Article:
CAA letter points to problems with Ammiano’s anti-Ellis Act bill
The California Apartment Association has written a letter to Assemblyman Tom Ammiano, detailing several defects in his anti-Ellis Act bill before he presents it to an Assembly committee next week.
Passed by the state Legislature in 1985, California’s Ellis Act says no local government can require that a rental property owner continue to offer his or her housing for rent. Ammiano’s bill, which would gut the act, goes before the Assembly Committee on Local Government on Wednesday, April 23.
At its core, Assembly Bill 2405 would keep contested Ellis Act evictions stuck in the court system for years on end – and in areas with housing affordability issues, it could ban the use of the Ellis Act entirely.
Delays in Ellis Act evictions would come from converting all Ellis court filings to general civil actions, taking them out of the expedited unlawful-detainer eviction process.
Particularly in cities with rent control, the Ellis Act gives landlords an escape hatch of sorts – both for financial and more personal reasons.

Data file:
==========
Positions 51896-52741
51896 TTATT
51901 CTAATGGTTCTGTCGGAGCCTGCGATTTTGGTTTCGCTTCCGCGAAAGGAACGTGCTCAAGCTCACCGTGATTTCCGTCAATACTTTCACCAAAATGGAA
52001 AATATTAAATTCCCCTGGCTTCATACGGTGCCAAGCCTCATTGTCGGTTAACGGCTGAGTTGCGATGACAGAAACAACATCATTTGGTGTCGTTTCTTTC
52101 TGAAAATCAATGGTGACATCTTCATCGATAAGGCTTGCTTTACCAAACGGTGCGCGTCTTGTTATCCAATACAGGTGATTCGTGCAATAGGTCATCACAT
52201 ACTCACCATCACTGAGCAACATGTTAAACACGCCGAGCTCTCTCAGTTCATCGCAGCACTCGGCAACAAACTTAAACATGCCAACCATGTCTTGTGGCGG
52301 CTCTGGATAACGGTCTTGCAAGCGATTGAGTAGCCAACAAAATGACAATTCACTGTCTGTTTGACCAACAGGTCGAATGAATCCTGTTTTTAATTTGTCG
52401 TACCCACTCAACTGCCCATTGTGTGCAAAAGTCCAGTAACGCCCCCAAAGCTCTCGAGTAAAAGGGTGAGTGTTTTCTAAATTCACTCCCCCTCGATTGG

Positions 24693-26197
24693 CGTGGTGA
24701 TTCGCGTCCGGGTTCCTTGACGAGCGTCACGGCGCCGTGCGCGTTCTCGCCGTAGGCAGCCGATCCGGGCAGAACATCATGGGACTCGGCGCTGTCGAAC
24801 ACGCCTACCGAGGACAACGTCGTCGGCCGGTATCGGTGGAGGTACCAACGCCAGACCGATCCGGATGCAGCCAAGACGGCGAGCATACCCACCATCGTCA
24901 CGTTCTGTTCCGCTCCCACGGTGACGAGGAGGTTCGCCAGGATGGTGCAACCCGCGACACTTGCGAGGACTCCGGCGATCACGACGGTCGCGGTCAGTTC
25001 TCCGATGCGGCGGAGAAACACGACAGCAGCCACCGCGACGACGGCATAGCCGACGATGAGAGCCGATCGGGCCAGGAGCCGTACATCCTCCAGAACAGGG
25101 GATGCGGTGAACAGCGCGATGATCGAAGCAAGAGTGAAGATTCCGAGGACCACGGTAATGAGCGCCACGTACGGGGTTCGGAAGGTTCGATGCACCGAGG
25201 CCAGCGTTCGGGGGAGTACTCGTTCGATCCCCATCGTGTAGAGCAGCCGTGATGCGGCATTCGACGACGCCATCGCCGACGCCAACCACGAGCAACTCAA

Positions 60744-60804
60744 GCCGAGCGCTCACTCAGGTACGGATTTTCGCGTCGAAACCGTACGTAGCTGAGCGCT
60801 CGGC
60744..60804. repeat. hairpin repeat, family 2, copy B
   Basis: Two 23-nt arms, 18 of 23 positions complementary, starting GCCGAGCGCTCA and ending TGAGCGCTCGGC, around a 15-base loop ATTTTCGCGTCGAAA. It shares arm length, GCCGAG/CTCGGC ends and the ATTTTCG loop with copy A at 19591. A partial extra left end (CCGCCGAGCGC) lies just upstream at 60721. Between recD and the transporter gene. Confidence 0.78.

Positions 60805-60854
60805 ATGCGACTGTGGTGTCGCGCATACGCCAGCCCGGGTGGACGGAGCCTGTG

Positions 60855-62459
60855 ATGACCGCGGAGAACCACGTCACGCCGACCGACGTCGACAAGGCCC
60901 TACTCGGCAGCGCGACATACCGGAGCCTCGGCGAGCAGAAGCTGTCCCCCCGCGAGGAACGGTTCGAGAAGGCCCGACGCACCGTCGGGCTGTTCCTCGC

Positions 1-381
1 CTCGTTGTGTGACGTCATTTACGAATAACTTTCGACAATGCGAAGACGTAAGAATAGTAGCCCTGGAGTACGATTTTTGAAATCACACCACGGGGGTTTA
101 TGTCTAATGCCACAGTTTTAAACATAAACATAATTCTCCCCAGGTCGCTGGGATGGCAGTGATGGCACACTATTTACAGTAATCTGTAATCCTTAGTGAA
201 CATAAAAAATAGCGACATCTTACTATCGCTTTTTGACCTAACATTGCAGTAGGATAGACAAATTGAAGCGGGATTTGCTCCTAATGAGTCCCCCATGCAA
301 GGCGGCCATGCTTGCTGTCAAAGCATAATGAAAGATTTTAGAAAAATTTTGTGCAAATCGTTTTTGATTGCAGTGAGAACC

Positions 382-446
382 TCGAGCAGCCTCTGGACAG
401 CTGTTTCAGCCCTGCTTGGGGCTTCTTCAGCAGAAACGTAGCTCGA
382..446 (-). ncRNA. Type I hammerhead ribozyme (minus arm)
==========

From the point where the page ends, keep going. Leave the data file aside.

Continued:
“Over the years, rental property owners have relied on the Ellis Act in order to move into their own rental units or to sell or convert their units to another use,” CAA’s opposition letter says. “Owners who sell or convert do so in order to escape onerous local laws that force them to stay in the rental housing business despite the fact that they lose money each month.”
Ammiano’s bill would also allow cities and counties to prohibit use of the Ellis Act when they’ve failed to identify, or make available, adequate sites for low- and moderate-income housing to satisfy the regional housing need.
This would give the rental housing industry, and California, a dubious distinction.
“There is no other industry in the United States where a local government can force a small business owner to stay in business against his or her will, even when losing money,” CAA’s letter states.
While Ellis makes sure landlords can exit the rental housing business, it allows cities and counties to dictate how they do so.
For example, local governments can require owners to provide moving assistance and specific amounts of notice.
Cities make use of this authority. San Francisco recently passed an ordinance requiring owners to pay the difference between the tenant’s current rent and what the tenant would have to pay for a similar apartment for two years – an estimated cost of between $40,000 and $50,000 per unit.
Click here to read CAA’s letter to Ammiano, and stay tuned for requests from CAA to write your own letters to lawmakers urging rejection of AB 2405.
The bill isn’t the only one that threatens the integrity of the Ellis Act. Two weeks ago, Sen. Mark Leno’s SB 1439 narrowly survived a hearing in the Transportation and Housing Committee. Unlike Ammiano’s bill, SB 1439 would only apply in San Francisco, authorizing the city to prohibit new owners from using the Ellis Act until they’ve held residential rental property for at least five years.